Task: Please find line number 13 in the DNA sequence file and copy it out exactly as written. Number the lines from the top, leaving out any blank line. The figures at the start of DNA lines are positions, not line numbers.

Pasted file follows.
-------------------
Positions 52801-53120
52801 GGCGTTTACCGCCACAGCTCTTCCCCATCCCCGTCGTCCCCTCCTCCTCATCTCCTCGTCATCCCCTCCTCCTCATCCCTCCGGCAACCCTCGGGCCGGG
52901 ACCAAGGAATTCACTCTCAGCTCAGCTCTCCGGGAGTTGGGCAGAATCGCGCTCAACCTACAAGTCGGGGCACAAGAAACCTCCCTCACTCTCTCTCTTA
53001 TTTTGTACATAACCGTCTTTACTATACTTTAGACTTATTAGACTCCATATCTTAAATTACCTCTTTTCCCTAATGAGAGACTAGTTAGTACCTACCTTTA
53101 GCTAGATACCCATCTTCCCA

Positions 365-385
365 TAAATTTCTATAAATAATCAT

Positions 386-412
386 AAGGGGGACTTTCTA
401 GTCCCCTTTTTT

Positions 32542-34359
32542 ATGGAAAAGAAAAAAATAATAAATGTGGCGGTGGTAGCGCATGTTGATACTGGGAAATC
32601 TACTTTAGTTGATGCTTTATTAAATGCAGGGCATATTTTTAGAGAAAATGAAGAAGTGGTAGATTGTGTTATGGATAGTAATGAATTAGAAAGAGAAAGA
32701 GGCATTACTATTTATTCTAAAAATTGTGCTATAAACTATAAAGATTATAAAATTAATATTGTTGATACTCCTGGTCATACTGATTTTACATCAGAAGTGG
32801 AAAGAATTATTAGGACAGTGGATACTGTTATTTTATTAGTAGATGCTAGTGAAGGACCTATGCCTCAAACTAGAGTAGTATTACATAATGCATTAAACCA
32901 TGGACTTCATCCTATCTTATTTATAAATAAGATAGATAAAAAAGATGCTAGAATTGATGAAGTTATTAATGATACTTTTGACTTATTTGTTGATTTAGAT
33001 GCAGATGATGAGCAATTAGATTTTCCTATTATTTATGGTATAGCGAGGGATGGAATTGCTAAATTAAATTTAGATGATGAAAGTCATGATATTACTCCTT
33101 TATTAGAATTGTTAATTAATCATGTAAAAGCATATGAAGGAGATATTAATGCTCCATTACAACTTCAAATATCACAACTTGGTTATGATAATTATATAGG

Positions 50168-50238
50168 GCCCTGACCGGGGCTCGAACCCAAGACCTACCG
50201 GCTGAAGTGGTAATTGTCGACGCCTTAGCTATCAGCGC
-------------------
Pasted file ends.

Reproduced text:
32601 TACTTTAGTTGATGCTTTATTAAATGCAGGGCATATTTTTAGAGAAAATGAAGAAGTGGTAGATTGTGTTATGGATAGTAATGAATTAGAAAGAGAAAGA